An Artist and the Fur Trade: the Wyoming Paintings of Alfred Jacob Miller

An Artist and the Fur Trade: the Wyoming Paintings of Alfred Jacob Miller

Chavawn Kelley

In April 1837, a distinguished gentleman entered the newly opened studio of a young artist at 26 Chartres Street in New Orleans. He lingered over a large painting of the city of Baltimore—the artist’s hometown—and offered a scant compliment before leaving. A few days later, William Drummond Stewart, a wealthy Scot, returned to hire Alfred Jacob Miller as expedition artist for a journey into the Rocky Mountains of the vast American West.

miller1.jpgAlfred Jacob Miller, self portrait about 1850. Wikipedia.Their destination was the rendezvous of 1837. In a general sense, the French word rendezvous means “meeting.” The rendezvous was a three-week hook-up of fur trappers, Indians, fur company traders and a few opportunistic adventurers such as Stewart. At the confluence of the Green River and Horse Creek, near today’s town of Pinedale, Wyo., Indians and mountain men eagerly traded beaver pelts and buffalo robes for rifles and traps, blankets, trinkets, food and supplies, and spiced-up, watered-down alcohol.

Miller and Stewart traveled as part of a caravan led by Tom Fitzpatrick, mountain man and proprietor of the American Fur Company. Fitzpatrick guided the expedition across the Great Plains generally following the courses of the Kansas, Platte, North Platte and Sweetwater rivers. Fitzpatrick, Stewart and Miller traveled in front, followed by Stewart’s two wagons and the fur company’s 20 single-horse, two-wheeled carts, called charettes. These carried all the supplies the company’s trappers would need for the coming year in the mountains, as well as the whiskey and other trade goods needed for the rendezvous festivities and Indian trade.

The caravan also included hired men—perhaps nine of whom were other Stewart employees, extra horses and a contingent of Delaware Indians whose role included hunting bison for food along the way. The “hump rib” was a particular favorite, Miller noted. He documented all aspects of the hunt, the kill and roasting the meat over the campfire.

“A grand carouse”

The annual rendezvous was a convergence of cultures and a time for horse racing, games, wagers and storytelling. Miller described it as “a grand carouse.” Bundles of 50 to 60 beaver pelts–worth as much as $2,500 per bundle in today’s dollars—were piled into the company’s carts for the return trip east, where they would be fashioned into tall, felted hats for men of high society.

miller2.jpg“Breaking Up Camp at Sunrise,” Alfred Jacob Miller. One of about 200 sketches and watercolors Miller made for his patron, William Drummond Stewart, on the trail and in the mountains the summer of 1837. He later fashioned many into finished oil paintings. Walters Art Museum.

No fashion in New York or London, however, could top the fashion—or the society—of the buckskin- and fur-clad mountain men who hunted and trapped in the Rocky Mountains from the 1820s to the 1840s. At the rendezvous of 1837, the most famous mountain man of all, Jim Bridger, donned a suit of armor, a gift from William Drummond Stewart. “It created a sensation,” Miller reported.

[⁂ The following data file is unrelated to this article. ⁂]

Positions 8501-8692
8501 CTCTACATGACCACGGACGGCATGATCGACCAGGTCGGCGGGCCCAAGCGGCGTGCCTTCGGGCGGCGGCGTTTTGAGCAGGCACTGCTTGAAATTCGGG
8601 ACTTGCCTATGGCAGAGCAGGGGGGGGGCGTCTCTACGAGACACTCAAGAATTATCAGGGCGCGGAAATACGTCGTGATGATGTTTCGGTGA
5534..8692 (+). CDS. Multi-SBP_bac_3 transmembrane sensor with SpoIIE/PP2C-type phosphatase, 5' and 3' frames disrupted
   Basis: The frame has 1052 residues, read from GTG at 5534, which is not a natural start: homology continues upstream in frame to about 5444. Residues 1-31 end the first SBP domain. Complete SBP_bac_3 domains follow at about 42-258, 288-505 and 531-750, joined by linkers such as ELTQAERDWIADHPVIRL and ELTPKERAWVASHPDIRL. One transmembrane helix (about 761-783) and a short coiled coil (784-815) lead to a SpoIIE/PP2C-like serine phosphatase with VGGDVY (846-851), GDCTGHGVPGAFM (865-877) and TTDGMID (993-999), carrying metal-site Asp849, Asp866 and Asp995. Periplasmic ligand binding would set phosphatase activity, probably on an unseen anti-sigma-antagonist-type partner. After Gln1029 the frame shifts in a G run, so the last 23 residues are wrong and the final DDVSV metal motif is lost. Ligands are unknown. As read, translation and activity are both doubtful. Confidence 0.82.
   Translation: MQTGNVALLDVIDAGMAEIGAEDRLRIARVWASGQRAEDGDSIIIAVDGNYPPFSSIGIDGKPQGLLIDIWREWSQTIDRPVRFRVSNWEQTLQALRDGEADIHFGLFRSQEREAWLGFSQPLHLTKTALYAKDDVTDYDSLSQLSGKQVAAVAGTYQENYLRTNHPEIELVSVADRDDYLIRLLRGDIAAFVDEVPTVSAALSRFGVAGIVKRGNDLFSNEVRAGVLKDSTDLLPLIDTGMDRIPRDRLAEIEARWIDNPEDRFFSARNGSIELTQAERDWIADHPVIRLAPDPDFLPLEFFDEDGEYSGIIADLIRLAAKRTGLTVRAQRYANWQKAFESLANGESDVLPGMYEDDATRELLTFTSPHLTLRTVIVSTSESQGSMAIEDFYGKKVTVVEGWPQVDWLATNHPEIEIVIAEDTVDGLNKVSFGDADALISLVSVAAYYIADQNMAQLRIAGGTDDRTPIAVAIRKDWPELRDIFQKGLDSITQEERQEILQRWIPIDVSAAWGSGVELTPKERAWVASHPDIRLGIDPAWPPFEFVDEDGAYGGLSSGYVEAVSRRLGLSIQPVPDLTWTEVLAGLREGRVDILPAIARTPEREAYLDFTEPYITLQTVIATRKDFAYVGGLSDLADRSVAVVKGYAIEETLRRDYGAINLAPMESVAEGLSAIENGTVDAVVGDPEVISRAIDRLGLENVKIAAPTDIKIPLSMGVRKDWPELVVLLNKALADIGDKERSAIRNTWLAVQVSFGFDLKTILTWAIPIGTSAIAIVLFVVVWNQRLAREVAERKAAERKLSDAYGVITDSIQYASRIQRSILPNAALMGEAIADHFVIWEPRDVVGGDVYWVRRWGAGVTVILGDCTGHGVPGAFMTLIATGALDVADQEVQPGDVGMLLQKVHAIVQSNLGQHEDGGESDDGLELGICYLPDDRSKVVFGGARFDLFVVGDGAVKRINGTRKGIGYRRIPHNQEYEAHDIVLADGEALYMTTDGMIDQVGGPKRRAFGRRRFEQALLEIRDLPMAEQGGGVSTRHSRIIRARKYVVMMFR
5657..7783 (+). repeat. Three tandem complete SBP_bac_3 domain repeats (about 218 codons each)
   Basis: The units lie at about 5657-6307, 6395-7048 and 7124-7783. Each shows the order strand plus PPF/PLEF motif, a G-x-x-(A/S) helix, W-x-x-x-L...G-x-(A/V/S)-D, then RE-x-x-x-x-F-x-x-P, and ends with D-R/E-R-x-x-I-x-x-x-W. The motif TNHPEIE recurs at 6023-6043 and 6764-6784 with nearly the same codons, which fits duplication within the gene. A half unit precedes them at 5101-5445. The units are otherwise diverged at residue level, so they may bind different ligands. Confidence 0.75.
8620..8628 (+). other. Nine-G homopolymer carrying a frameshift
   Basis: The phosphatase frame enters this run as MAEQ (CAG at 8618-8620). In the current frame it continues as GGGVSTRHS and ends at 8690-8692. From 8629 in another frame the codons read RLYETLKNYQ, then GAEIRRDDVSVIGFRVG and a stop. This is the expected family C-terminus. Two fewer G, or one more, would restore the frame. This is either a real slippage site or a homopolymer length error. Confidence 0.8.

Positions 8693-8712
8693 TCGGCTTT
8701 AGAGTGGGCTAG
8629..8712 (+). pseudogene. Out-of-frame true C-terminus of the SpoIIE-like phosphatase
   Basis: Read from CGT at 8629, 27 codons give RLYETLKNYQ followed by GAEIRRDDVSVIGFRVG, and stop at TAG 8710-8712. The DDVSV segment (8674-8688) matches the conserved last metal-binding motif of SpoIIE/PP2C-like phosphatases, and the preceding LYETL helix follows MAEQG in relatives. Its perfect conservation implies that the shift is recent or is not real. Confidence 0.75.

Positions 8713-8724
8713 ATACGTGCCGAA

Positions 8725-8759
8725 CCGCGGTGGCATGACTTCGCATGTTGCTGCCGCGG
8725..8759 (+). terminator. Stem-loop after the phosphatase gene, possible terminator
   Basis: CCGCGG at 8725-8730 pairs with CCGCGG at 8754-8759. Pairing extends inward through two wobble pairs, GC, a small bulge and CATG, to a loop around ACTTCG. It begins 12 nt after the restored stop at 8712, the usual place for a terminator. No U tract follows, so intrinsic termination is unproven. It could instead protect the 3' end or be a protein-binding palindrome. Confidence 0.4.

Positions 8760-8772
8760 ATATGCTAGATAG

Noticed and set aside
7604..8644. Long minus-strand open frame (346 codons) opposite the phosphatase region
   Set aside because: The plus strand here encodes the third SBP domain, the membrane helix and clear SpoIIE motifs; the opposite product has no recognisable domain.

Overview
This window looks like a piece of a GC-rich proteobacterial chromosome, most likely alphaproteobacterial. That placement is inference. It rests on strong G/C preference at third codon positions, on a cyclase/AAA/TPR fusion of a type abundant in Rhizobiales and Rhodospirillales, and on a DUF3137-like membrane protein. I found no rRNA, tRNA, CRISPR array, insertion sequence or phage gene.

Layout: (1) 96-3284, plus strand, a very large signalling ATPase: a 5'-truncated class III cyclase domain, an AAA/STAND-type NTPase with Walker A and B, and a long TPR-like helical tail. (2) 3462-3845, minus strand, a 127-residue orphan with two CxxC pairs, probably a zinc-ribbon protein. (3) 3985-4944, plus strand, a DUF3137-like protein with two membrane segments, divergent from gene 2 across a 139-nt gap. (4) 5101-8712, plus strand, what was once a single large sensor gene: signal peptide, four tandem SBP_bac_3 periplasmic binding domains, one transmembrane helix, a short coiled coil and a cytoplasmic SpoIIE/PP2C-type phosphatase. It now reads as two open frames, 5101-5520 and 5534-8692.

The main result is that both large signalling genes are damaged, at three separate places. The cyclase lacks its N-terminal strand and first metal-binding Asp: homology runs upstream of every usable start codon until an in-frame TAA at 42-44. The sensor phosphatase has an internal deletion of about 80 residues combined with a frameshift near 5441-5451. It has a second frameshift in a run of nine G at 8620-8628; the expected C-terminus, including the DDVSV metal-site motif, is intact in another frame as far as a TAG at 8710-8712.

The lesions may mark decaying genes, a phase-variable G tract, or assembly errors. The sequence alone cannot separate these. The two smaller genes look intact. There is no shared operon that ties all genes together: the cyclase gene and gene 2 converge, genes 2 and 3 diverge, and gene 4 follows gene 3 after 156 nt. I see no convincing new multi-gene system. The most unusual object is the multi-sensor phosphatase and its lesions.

The Snake Indians—the Shoshone—created their own sensation with a spectacle Miller said was staged in honor of their old friend Stewart. The cavalcade was a show of the Snakes’ magnificent dress, highly painted faces and bodies, their fine horses, horse tricks and gunfire. The Shoshone nation was at its height, and every detail of feather, claw, fringe and vermillion-painted skin proclaimed their greatness. As many as 2,000 Indians camped in the broad green valley. Members of the Bannock, Nez Perce, Flathead, Ute, Crow, Arapaho and Delaware tribes were also on hand, but the Shoshone would have been by far the largest group.

After about three weeks, “the grand carouse” began winding down, and the Stewart party and guests headed to the high country. On this excursion Miller documented the prominent features of the Wind River Mountains—sawtooth ridges, classic pointed peaks and valleys with glacial lakes in the foreground. “Under any light,” he noted, “[the mountains] are wondrous and sublime.”

Miller’s West, illustrated and imagined

Alfred Jacob Miller had begun painting at a young age and was fortunate that his father was a successful, well-connected business owner. In the early years of America’s nationhood, any artist with promise was encouraged to seek training in Europe. Miller pursued studies at the École des Beaux-Arts in Paris and the English Life School in Rome and also spent long hours in European museums copying masterworks by Dutch Masters such as Rembrandt and Italian greats such as Titian.

This was a time of fascination and wandering, with the young Miller absorbing European tastes and identifying himself with the sweep of Western civilization.

His training in Paris and Rome prepared him well. Miller’s style was warm and engaging, undeniably romantic, and most important, pleasing to Stewart, his Scottish patron. Over the course of the exotic journey to the “Shining Mountains,” as the Rockies were also known, Miller proved to be a keen observer and sensitive recorder of mountain landscapes, wildlife, scenes along the trail, Indian life and dramatic moments at camp.

miller3.jpg“The Greeting,” by Alfred Jacob Miller. A rendezvous of old friends, mountain style. Miller’s patron William Drummond Stewart, on white horse, wears a Scots bonnet in this picture. Walters Art Museum.miller4.jpg“The Lost Greenhorn,” Alfred Jacob Miller. One of the painter’s best-known images, reworked many times in later years, it combines Miller’s romantic view of the West with his characteristically close attention to details of dress and gear. Walters Art Museum.Miller completed more than 200 field sketches in pencil and watercolor. Besides scenes of the trip, Miller illustrated Stewart’s exploits, including some he didn’t witness and even some that undoubtedly never occurred. Capt. Stewart was a veteran of four previous rendezvous and the Napoleonic Wars. He is easily identified in Miller’s pictures by his hooked nose, fringed buckskin coat and magnificent white horse.